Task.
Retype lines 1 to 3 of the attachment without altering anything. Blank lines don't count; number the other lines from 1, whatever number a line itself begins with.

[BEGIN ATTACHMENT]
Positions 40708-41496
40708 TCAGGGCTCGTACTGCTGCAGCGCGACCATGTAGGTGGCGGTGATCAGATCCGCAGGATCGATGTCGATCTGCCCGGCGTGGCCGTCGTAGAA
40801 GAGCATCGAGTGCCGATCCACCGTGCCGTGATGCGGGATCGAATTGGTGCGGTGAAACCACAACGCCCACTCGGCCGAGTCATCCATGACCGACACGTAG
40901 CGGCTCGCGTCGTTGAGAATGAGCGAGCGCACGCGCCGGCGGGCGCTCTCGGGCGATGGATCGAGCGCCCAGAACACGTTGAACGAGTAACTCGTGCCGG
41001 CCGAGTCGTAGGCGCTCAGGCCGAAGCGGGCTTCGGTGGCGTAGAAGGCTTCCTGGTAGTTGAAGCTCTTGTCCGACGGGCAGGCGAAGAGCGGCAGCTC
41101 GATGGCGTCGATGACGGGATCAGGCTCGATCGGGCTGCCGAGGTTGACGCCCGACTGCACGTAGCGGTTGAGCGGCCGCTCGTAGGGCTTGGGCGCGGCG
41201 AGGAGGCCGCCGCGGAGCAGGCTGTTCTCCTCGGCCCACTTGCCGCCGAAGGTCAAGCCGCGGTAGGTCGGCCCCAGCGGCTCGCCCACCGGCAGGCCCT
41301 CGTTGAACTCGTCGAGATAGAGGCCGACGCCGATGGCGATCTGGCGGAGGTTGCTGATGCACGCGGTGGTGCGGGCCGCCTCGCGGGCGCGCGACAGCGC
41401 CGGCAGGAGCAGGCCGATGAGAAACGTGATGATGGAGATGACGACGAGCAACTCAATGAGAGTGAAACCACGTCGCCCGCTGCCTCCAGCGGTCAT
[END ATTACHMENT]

Positions 40708-41496
40708 TCAGGGCTCGTACTGCTGCAGCGCGACCATGTAGGTGGCGGTGATCAGATCCGCAGGATCGATGTCGATCTGCCCGGCGTGGCCGTCGTAGAA
40801 GAGCATCGAGTGCCGATCCACCGTGCCGTGATGCGGGATCGAATTGGTGCGGTGAAACCACAACGCCCACTCGGCCGAGTCATCCATGACCGACACGTAG